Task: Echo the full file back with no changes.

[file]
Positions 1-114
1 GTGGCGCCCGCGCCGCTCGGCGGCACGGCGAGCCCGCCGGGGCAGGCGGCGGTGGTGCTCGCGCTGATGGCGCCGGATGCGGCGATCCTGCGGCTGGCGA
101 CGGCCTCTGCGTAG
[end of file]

Positions 1-114
1 GTGGCGCCCGCGCCGCTCGGCGGCACGGCGAGCCCGCCGGGGCAGGCGGCGGTGGTGCTCGCGCTGATGGCGCCGGATGCGGCGATCCTGCGGCTGGCGA
101 CGGCCTCTGCGTAG